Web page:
Contest Division 1
Contest Division 2
Contest Division 3

Author: Utkarsh Gupta
Tester: Tejas Pandey
Editorialist: Daanish Mahajan




Expectation, Probability, Binomial Theorem, Geometric Series Sum


Chef is playing a game, which he starts with a score of S = 0. He also has an integer N.

In one move, Chef does the following:

  • Uniformly randomly pick an integer X between 0 and 2^N - 1 (inclusive of both ends)
  • Update his score as S \rightarrow S \mid X, where \mid denotes the bitwise OR operation

Chef stops when his score S becomes equal to 2^N-1. What is the expected number of moves Chef performs? Output the answer modulo 10^9 + 7.


Subtask 1 Solution

Define S_i the state in which S has exactly i bits set.
Let E[X_i] denote the expected number of moves to get N bits set if at present exactly i bits are set and P_{i, j} denote the probability of moving from state S_i \rightarrow S_j (where j \ge i since the number of set bits won’t reduce with OR operation).

So we can write:
E[X_i] = 1 + \sum_{j = i}^{N} E[X_j] \cdot P_{i, j}
where E[X_N] = 0 and P_{i, j} = \frac{\binom{N - i}{j - i}}{2 ^ {N - i}}

P_{i, j} explanation

If we have i bits set currently, then N - i bits are unset. Out of these N - i bits we want exactly j - i more bits to set, so we choose the same in \binom{N - i}{j - i} and divide the expression with total possibilities for the N - i unset bits to get the required probability.

Finally, our answer is E[0].

The complexity for the same is \mathcal{O}(N ^ 2) but requires you to precompute factorials, the inverse of factorials, and the inverse of powers of 2.

If you try optimizing the \mathcal{O}(N^2) solution, you will find that there’s no way to do so if we follow the previous approach. Here’s when basics come into the picture.

Main Solution

Answer = \sum_{i = 1}^{\infty} i \cdot P_i where P_i denotes probability that the process ends in exactly i steps.

The equation can be rewritten as: Answer
= (P_1 + P_2 + P_3 + \ldots + P_{\infty}) + (P_2 + P_3 + \ldots + P_{\infty}) + (P_3 + \ldots + P_{\infty}) + \ldots

= \sum_{i = 1}^{\infty} Q_i (where Q_i denotes the probability that the process needs at least i steps before finish)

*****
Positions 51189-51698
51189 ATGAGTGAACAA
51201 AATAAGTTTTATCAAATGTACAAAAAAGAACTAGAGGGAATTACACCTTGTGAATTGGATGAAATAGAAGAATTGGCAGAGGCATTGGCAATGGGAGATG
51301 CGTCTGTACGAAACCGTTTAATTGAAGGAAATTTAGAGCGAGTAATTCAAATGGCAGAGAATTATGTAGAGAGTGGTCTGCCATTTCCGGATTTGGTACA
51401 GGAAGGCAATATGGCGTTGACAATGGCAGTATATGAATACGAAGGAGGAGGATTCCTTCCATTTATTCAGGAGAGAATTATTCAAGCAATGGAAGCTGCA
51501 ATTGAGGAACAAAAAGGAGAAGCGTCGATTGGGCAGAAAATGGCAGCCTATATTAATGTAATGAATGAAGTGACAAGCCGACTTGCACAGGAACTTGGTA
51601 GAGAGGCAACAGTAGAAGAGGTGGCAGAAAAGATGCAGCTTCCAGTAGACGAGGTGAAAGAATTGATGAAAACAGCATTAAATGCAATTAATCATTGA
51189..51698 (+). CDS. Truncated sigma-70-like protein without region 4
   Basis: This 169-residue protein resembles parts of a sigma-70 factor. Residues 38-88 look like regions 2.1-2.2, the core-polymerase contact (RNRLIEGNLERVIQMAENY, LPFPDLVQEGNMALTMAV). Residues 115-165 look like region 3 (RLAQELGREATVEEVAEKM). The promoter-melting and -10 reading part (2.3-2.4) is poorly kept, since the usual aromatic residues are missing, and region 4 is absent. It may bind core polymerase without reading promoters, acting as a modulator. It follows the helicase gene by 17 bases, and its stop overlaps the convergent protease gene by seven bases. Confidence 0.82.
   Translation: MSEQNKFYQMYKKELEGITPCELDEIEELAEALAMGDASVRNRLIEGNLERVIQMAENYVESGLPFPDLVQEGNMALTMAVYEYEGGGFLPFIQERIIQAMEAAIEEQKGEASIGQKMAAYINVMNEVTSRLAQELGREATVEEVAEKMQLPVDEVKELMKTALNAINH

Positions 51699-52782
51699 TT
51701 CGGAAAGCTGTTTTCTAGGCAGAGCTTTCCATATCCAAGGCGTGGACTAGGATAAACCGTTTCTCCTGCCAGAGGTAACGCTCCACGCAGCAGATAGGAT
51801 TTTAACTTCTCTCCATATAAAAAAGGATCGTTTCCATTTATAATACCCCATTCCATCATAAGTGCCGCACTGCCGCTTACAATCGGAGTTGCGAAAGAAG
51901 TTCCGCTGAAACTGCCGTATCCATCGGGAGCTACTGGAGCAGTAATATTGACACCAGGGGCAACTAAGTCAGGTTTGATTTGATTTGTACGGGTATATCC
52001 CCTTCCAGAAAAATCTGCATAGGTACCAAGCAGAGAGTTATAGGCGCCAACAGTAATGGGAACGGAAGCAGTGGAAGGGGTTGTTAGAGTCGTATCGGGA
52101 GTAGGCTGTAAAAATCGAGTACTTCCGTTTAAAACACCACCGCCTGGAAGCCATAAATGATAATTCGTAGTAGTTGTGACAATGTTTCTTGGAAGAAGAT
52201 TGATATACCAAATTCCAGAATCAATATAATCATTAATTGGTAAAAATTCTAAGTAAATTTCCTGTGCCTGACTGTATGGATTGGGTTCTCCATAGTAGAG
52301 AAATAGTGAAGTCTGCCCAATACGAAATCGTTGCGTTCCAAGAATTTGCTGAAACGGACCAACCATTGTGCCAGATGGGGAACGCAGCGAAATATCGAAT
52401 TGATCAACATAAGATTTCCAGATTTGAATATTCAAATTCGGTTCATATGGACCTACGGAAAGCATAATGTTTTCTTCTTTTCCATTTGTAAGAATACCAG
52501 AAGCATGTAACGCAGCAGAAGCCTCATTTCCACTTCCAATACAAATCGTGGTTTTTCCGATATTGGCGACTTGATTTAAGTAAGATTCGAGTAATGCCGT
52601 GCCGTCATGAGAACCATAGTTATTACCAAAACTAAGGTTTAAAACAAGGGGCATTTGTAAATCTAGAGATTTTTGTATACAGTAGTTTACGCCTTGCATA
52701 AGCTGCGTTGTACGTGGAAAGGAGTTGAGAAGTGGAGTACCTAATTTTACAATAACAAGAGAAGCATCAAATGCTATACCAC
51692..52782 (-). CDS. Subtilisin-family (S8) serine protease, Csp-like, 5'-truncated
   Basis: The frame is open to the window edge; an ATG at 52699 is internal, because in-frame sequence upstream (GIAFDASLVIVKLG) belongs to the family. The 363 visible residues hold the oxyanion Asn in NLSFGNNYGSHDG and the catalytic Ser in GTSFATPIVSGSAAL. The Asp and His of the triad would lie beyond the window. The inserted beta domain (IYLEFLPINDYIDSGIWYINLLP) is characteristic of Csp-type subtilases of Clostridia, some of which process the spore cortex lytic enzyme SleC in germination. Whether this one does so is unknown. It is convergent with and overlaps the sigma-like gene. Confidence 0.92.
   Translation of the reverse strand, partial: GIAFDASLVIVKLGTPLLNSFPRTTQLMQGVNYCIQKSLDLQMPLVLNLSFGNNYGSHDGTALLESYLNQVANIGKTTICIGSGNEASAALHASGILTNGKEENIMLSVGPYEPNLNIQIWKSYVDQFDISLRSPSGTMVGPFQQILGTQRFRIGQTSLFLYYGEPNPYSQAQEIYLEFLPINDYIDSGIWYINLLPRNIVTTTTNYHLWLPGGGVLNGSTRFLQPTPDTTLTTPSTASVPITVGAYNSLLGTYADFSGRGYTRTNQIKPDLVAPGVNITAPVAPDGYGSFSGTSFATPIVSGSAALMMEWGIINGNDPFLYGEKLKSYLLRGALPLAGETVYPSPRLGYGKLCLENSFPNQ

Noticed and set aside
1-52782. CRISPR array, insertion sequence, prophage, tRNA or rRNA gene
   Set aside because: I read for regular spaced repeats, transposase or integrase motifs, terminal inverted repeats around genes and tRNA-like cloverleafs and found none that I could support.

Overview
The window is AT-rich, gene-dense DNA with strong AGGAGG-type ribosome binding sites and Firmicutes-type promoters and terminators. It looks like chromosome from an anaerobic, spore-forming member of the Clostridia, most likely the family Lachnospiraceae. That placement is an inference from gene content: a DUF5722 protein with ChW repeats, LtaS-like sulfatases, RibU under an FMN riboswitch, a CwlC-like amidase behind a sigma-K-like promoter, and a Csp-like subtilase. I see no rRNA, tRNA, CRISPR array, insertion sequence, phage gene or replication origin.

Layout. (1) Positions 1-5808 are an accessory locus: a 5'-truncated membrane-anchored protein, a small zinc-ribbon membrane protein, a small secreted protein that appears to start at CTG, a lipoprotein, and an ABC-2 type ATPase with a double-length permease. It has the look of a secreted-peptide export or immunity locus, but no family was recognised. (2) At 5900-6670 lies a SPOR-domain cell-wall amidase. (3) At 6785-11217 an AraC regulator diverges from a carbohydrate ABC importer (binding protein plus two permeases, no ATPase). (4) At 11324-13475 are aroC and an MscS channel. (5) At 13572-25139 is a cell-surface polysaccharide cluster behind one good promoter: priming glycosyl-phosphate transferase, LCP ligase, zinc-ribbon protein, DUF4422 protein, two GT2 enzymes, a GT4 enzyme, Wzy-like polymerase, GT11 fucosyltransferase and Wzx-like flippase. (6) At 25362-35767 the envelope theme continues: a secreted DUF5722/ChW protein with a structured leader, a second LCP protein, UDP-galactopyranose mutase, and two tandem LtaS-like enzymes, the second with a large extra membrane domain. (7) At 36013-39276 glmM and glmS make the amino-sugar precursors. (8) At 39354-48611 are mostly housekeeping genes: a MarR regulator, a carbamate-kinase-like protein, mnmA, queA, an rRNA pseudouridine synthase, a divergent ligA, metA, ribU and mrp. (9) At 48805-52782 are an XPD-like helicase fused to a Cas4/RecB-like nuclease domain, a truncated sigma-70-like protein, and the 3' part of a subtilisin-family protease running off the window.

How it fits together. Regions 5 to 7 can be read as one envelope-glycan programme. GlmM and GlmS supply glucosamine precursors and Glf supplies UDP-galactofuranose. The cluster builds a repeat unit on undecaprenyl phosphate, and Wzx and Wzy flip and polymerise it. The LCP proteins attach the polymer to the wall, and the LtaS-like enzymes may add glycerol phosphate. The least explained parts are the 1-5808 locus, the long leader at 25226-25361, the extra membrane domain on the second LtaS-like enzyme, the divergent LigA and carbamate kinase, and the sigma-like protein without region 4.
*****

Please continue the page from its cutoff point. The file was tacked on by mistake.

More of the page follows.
Q_i explanation

Q_i = 1 - R_{i - 1} (where R_{i - 1} denotes the probability that the process needs atmost i - 1 steps before finish)
Now important observation here to calculate R_{i - 1} is to consider each bit independently. Therefore:
R_{i - 1} = B^{N} where B denotes the probability that the process needs atmost i - 1 steps to set one bit.
So, B = 1 - probability that the bit remains unset after i - 1 steps = 1 - \frac{1}{2^{i - 1}}.

= \sum_{i = 1}^{\infty} 1 - (1 - \frac{1}{2^{i - 1}})^N

= \sum_{i = 1}^{\infty} 1 - (\sum_{j = 0}^{N} \binom{N}{j} (- \frac{1}{2^{i - 1}})^j)

= \sum_{i = 1}^{\infty} \sum_{j = 1}^{N} (-1)^{j + 1} \binom{N}{j} (\frac{1}{2^{i - 1}})^j

= \sum_{j = 1}^{N} (-1)^{j + 1} \binom{N}{j} \sum_{i = 1}^{\infty} (\frac{1}{2^j})^{i - 1}

= \sum_{j = 1}^{N} (-1)^{j + 1} \binom{N}{j} \frac{1}{(1 - \frac{1}{2^j})} (Sum of infinite geometric sequence with first term as a and common difference as r (\lt 1) is \frac{a}{1 - r})

= \sum_{j = 1}^{N} (-1)^{j + 1} \binom{N}{j} \frac{2^j}{(2^j - 1)}

The above summation can be calculated in \mathcal{O}(N) or \mathcal{O}(N \log_2 N).


Setter's Solution
#include <bits/stdc++.h>
#define ll long long int
#define mod 1000000007
using namespace std;
ll power(ll a,ll b) {ll res=1;a%=mod; assert(b>=0); for(;b;b>>=1){if(b&1)res=res*a%mod;a=a*a%mod;}return res;}
ll modInverse(ll a){return power(a,mod-2);}
const int N=1000023;
ll fact[N];
ll invfact[N];
ll inv[N];
void factorialsComputation()
    for(int i=2;i<N;i++)
ll ncr(ll n,ll r)
    ll ans=fact[n]*invfact[r];
    return ans;
void solve()
    ll n;
    ll ans=1;
    for(int i=1;i<=n;i++)
        ll temp = ncr(n,i)*modInverse(power(2,i)-1);
int main()
    int t;
Tester's Solution
#include <bits/stdc++.h>
#define ll long long int
#define mod 1000000007
#define maxn 300007
using namespace std;

ll fact[maxn],ifact[maxn];

ll mpow(ll a, ll b){
	ll res = 1;
		if(b&1) res *= a,res %= mod;
		a *= a;
		a %= mod;
		b >>= 1;
	return res;

void pre(){
	fact[0]  = fact[1] = ifact[0]  = ifact[1] = 1;
	for(int i = 2;i < maxn;i++){
		fact[i] = (fact[i - 1]*i)%mod;
		ifact[i] = mpow(fact[i],mod - 2);

ll comb(ll a,ll b){